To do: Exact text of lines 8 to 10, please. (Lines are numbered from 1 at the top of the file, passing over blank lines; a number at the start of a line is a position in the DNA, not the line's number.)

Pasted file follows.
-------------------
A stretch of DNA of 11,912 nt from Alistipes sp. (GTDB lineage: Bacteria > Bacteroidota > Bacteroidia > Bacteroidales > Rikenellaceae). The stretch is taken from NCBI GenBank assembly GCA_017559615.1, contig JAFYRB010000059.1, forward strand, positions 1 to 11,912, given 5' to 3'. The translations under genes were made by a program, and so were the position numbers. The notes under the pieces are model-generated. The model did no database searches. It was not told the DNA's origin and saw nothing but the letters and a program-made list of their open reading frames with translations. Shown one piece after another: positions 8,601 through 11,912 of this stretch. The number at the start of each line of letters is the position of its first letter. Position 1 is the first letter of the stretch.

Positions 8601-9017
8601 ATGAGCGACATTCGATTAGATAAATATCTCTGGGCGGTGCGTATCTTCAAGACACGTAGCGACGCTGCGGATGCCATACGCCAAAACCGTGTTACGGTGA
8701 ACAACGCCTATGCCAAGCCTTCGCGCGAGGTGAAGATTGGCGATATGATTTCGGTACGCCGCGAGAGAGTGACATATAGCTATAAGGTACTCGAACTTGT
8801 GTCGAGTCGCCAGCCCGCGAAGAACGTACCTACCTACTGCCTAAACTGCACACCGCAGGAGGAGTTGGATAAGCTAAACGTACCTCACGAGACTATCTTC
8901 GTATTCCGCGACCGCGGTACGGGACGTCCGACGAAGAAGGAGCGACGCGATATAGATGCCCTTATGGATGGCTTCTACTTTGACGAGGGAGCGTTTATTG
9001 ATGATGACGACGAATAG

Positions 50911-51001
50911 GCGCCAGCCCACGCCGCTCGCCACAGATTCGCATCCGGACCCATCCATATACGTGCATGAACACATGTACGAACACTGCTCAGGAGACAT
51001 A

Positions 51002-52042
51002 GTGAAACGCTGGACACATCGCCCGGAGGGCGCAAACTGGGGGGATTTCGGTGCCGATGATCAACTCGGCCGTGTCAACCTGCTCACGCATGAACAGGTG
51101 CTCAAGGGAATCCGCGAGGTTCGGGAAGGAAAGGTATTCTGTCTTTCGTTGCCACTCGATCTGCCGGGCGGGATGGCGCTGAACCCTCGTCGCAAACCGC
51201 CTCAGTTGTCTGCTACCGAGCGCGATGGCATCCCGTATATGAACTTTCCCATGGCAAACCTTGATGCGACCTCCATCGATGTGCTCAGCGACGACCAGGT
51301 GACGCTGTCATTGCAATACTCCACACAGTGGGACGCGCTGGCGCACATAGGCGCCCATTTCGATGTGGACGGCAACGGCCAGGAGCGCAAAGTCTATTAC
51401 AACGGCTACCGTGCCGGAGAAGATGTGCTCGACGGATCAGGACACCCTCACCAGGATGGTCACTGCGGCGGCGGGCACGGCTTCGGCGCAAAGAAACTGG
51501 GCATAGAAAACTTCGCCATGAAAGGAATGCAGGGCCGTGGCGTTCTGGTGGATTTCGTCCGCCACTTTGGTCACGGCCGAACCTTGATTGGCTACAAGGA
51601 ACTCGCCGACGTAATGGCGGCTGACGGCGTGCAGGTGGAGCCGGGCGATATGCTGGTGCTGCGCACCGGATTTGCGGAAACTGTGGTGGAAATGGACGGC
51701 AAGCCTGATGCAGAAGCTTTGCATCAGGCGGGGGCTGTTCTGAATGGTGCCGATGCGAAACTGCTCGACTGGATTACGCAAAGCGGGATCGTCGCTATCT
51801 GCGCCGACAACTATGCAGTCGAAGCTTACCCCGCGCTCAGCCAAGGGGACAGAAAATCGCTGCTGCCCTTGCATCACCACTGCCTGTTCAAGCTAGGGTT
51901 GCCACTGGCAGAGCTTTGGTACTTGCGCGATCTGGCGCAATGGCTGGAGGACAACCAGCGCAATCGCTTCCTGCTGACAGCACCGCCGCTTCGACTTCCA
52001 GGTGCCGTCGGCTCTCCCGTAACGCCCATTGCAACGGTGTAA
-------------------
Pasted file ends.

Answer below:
Positions 50911-51001
50911 GCGCCAGCCCACGCCGCTCGCCACAGATTCGCATCCGGACCCATCCATATACGTGCATGAACACATGTACGAACACTGCTCAGGAGACAT
51001 A